Information is no longer scarce, and as such its strategic value has decreased. Everyone with a smartphone has access to vastly more information than the most well resourced companies of yesteryear. Every consumer and every entrepreneur is aware of the possibilities before them, and increasingly aware of the costs of suboptimal choices. The deeper an entrepreneur or executive tries to dig down, the more they try to determine the best course of action, the more bewildered they are likely to get. They may have access to more information, opinions, and options, but the same cognitive and emotional structures that harnessed fire and developed the wheel has to make sense of it all. The ability of the individual mind to handle this complexity has largely remained unchanged, and as the number of choices skyrockets, the ability to distinguish between them shrinks. Rational, analytical methods, democratized yet unable to provide necessary clarity, are no longer a competitive differentiator.

All these seismic changes in the world have been hugely disruptive to business. No longer can you win by being “more rational” than your competitors. The OBP tells you to gather and analyze data to envision the best course of action, but both information and analytical methods are commodities in today’s world. And the sheer number and complexity of available actions means that an analytically attainable, objectively superior answer is an illusion. That is not to say that rational thinking (including almost everything one learns in business school) is no longer important. But it is now table stakes, not competitive advantage.

What does create competitive advantage in this commoditized world? How do you distinguish yourself from your competitors in today’s business world? How do you create something that is differentiated in this crowded, noisy marketplace—that is unique and special in some meaningful way? Simply put, how do you create excellence?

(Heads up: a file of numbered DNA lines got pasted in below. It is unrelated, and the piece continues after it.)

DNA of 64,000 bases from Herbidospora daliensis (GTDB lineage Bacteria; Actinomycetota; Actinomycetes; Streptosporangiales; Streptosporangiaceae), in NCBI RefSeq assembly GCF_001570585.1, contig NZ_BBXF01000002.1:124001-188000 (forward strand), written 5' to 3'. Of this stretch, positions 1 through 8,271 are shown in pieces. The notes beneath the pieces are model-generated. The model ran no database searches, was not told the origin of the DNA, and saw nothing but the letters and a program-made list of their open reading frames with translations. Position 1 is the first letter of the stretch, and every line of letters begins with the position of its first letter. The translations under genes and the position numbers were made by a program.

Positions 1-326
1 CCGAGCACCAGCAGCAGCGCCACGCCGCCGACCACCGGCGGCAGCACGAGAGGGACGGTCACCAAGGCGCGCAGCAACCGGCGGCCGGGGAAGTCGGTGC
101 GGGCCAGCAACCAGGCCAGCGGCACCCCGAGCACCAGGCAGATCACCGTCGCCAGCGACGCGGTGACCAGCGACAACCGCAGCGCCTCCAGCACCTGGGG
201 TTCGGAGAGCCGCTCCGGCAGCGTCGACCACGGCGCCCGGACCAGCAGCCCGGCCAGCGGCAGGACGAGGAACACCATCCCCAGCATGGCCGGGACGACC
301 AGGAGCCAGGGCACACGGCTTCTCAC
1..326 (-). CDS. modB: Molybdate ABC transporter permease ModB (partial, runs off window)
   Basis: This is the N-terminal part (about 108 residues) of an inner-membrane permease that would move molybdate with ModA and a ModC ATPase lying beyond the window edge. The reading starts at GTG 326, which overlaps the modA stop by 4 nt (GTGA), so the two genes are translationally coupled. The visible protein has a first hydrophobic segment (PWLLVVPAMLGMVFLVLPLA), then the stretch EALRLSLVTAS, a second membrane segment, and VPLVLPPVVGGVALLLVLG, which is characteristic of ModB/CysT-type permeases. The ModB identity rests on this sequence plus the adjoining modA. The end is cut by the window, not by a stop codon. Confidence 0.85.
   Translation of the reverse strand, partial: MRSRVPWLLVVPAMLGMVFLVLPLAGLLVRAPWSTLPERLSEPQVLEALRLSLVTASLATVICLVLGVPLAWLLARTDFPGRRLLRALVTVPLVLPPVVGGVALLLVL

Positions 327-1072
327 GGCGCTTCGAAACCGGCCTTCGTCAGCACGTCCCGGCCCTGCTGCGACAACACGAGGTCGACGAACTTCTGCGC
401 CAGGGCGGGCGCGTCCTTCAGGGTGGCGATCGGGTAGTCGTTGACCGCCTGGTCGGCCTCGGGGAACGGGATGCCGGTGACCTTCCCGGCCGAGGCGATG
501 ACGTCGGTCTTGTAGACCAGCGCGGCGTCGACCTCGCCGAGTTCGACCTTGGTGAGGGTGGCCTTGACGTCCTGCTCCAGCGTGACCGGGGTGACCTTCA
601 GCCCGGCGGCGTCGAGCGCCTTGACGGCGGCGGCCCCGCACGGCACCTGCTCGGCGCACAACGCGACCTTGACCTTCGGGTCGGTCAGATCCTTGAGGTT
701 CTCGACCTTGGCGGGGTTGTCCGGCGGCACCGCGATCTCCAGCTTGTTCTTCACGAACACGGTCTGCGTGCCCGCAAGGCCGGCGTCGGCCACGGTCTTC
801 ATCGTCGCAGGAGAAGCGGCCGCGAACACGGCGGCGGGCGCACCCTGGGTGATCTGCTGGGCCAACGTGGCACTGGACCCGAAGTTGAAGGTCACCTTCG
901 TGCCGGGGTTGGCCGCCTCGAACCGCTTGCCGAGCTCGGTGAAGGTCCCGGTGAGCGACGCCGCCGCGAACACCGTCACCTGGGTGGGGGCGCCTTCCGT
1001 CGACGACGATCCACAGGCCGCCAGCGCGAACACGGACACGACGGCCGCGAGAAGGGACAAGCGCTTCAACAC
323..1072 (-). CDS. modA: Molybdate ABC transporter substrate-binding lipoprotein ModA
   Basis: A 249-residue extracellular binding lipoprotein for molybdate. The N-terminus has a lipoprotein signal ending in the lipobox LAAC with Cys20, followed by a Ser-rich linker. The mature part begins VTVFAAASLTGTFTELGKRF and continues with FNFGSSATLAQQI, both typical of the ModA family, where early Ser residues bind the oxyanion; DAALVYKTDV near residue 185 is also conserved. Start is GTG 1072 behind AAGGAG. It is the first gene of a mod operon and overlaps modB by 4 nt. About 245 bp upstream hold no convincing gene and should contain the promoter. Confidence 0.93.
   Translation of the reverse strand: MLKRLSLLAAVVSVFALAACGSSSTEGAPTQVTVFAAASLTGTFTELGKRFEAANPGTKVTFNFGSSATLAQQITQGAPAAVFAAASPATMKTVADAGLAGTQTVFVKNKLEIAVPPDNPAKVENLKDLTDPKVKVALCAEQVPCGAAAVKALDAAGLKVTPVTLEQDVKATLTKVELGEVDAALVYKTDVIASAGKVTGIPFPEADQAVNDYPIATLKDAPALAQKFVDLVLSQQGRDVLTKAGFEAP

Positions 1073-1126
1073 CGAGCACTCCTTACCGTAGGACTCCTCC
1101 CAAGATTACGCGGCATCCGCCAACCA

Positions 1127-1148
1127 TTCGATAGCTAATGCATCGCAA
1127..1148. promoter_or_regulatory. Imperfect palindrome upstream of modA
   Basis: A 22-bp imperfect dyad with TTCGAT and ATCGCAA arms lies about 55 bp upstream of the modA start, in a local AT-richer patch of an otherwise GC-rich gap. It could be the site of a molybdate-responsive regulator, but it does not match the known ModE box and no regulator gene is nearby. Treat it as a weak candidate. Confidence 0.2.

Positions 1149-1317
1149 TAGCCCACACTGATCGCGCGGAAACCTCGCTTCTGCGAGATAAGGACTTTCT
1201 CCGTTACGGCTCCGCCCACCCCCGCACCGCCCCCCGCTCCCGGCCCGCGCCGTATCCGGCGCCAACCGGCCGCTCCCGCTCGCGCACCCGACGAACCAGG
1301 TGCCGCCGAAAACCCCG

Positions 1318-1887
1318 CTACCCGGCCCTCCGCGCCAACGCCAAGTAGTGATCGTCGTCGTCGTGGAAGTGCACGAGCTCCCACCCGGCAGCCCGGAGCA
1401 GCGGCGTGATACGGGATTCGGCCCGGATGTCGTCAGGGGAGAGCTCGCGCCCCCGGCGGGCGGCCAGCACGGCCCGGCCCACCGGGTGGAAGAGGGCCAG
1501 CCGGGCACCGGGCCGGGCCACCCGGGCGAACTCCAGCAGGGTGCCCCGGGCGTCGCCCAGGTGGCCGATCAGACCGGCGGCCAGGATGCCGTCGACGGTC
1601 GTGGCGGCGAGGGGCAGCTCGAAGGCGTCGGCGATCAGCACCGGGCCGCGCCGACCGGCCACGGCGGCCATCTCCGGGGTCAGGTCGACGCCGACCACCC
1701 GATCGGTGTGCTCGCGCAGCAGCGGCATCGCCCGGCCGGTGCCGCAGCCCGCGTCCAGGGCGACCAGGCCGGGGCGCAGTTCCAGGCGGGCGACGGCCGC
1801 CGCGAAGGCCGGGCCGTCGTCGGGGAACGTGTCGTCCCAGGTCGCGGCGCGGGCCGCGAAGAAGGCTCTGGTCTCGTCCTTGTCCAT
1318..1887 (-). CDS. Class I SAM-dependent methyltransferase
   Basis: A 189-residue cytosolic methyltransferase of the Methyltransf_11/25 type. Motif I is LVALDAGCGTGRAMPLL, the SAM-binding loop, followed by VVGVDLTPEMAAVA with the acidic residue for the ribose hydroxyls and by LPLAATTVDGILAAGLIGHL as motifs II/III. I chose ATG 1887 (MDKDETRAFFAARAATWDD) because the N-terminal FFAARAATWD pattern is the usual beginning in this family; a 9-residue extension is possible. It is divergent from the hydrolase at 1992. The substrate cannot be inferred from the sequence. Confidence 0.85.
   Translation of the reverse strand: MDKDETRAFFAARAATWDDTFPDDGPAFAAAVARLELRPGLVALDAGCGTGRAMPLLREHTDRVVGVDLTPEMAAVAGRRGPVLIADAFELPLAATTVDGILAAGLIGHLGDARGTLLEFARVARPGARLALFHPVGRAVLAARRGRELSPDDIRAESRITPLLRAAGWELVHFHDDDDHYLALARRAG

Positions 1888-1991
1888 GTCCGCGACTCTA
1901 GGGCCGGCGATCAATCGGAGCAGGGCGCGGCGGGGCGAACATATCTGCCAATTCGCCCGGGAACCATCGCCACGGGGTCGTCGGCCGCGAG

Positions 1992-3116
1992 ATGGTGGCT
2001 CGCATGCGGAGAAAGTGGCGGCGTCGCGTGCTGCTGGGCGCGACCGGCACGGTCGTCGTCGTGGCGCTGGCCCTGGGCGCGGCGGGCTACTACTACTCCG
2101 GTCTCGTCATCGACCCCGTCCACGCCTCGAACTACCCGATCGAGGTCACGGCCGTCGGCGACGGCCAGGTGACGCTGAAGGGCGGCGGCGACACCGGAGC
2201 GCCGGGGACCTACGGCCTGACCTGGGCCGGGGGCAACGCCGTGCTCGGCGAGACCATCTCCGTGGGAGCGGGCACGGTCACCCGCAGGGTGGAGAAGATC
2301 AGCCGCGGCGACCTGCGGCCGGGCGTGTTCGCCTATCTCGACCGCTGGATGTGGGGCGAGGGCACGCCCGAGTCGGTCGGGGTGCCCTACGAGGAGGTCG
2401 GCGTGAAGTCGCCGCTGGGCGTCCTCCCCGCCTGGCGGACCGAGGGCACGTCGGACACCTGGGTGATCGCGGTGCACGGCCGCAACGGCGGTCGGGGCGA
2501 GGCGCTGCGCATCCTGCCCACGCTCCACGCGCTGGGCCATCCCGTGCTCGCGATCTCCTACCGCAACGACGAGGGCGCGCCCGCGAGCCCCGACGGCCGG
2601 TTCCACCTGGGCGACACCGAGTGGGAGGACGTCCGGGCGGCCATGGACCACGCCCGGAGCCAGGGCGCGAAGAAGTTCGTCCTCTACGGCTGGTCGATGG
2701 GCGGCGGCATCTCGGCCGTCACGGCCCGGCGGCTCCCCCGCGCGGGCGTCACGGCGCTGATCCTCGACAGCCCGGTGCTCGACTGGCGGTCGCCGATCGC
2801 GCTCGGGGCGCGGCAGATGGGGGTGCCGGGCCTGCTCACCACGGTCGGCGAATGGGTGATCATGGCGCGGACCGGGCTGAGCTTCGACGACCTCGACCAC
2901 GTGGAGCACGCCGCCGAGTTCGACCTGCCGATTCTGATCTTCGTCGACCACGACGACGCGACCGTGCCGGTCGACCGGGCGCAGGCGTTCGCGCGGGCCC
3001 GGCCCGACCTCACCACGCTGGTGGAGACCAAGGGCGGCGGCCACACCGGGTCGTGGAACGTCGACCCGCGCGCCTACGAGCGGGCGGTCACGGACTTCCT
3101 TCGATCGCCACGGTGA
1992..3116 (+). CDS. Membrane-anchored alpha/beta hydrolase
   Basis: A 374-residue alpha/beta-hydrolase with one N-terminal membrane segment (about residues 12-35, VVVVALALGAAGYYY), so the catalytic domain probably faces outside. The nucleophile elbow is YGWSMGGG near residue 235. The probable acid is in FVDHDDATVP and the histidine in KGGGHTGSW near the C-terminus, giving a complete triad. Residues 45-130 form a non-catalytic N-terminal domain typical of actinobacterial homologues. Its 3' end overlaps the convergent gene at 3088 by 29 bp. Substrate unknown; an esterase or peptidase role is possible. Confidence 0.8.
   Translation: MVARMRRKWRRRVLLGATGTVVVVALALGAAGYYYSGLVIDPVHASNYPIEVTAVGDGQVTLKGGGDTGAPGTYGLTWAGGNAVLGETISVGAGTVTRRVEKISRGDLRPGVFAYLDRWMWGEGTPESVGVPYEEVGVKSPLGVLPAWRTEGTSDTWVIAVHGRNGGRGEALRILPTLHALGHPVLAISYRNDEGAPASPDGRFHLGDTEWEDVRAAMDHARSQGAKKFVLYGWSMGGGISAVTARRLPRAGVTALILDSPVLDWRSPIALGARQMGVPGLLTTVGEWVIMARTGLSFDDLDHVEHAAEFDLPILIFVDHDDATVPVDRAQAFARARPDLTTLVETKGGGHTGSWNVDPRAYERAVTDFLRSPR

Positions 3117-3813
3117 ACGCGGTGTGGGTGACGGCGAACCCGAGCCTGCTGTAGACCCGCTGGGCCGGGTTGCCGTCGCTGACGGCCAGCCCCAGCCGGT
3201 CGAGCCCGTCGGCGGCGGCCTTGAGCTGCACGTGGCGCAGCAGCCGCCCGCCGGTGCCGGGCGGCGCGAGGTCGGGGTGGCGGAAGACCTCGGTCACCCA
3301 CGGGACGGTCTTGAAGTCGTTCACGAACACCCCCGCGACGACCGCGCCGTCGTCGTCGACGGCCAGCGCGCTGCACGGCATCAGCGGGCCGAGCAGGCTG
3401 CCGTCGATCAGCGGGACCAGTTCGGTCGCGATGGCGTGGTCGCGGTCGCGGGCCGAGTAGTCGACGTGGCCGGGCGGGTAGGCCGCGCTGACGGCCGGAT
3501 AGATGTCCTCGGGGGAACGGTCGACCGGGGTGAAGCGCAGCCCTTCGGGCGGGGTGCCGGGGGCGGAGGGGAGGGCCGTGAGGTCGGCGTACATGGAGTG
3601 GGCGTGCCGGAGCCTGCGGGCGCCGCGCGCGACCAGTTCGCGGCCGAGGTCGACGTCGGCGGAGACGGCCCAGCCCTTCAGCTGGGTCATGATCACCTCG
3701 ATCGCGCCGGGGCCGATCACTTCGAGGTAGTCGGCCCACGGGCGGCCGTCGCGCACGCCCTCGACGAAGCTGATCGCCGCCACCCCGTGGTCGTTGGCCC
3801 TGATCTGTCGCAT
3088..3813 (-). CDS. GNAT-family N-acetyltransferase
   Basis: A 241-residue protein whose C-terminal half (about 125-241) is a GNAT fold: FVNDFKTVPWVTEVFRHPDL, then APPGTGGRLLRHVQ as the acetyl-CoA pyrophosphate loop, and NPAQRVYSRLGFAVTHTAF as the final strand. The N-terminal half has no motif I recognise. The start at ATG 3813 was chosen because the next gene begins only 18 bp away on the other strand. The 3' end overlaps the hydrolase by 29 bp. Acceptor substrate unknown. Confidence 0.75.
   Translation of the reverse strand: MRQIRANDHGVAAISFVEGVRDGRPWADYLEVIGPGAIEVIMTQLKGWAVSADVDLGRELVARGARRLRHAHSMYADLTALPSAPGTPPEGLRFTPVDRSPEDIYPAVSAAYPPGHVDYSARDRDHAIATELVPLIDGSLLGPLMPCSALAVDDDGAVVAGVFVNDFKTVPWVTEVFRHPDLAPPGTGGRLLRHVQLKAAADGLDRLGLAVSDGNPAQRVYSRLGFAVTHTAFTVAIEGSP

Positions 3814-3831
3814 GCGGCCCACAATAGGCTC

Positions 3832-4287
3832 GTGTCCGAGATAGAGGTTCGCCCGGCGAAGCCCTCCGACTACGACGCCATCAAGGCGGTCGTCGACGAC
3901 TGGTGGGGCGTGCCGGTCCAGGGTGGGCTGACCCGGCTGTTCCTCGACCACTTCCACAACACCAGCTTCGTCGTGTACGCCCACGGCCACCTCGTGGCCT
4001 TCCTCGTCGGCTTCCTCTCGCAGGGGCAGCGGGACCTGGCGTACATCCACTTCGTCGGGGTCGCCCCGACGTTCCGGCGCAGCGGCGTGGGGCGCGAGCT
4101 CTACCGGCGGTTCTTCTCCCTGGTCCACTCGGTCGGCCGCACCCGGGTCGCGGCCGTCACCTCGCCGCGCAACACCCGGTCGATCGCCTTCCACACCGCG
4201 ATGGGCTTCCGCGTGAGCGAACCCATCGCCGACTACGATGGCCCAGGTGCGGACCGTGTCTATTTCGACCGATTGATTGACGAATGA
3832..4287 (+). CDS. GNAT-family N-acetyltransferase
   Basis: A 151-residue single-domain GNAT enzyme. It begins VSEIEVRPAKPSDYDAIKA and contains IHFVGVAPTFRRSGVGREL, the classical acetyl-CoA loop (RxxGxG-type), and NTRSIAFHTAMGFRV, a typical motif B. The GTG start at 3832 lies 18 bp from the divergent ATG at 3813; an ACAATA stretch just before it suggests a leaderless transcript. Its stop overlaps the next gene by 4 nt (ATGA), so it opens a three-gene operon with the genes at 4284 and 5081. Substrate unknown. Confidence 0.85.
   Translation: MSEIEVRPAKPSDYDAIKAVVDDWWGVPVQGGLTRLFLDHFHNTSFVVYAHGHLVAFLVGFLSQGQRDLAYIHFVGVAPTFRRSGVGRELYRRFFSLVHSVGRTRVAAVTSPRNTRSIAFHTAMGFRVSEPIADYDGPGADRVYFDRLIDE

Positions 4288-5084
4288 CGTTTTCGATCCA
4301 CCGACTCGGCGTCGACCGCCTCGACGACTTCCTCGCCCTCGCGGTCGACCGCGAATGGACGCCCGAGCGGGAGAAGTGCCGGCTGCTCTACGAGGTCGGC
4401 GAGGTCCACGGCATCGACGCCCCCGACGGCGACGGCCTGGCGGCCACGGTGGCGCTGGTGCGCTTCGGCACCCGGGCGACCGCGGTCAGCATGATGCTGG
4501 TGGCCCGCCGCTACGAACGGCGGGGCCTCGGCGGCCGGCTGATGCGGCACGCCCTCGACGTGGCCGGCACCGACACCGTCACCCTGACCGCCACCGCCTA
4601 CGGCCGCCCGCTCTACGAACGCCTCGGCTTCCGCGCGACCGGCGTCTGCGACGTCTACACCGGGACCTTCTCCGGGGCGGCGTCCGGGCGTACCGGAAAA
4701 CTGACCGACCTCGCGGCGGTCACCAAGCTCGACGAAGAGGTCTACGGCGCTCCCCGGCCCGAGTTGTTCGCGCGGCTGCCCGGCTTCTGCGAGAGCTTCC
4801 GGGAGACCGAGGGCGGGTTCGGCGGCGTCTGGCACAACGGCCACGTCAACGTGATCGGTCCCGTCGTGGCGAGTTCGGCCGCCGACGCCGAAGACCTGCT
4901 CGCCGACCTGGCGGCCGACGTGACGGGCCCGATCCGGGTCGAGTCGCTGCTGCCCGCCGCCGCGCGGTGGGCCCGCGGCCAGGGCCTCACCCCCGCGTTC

More specifically, how do you envision something that is likely to win when the approach dictated by the OBP won’t work?

The answer lies not in understanding the world better, but in understanding ourselves better. When rationality no longer distinguishes you, the only thing left is you: you must distinguish you. You are your competitive advantage. Your purpose and talent are the key to better envisioning.

Purpose is the intersection of compulsive behavior and intuitive meaning. It is work that you both feel compelled to do well and that helps you make sense of your world and your place in it. Talent is your capabilities that improve with practice. Extraordinary talent is the ability to become distinctly better than your peers given the same amount of practice. While both of these definitions are open to debate, we find that they are consistently useful in creating clarity for people who are attempting to create their own competitive advantage and lead organizations that consistently win.

Anyone who has put the time and effort into becoming truly excellent at something knows that it can be physically, emotionally, and cognitively exhausting. Therefore excellence often arises from compulsion, which provides the energy to outlast the hardships that inevitably come along, and the resourcefulness to solve the problems that inevitably arise. People act compulsively for many reasons. But compulsion is most generative and valuable when it comes from a sense of meaning; purposeful work that helps you make sense of the world and your place in it. Not all compulsion is purposeful. But all sustained purpose is compulsive.

Similarly, excellence is most likely to be attained in things that you improve at the fastest for every unit of time and effort you put in. That is what is meant by being “talented” at something. Nobody is born a concert pianist. But some people get better at playing the piano faster with practice than others. You don’t need to be especially talented in the work you find meaningful. But excellence, sustained competitive advantage, requires talent.

It may be that some product or service is going to be the next big thing, and you recognize that earlier than others. The OBP tells you to exploit that market opportunity. But if that opportunity is not consistent with your purpose then you will be at a disadvantage in the market place. And if you have no talent for doing the things that are required for developing the opportunity, you’ll be behind as soon as you start. In a world where information and rational thinking are no longer differentiators, the winners will be the people who can persevere with zeal, solve problems with creativity, and learn and evolve quickly. The winners will be those whose purpose and talent align with the opportunity.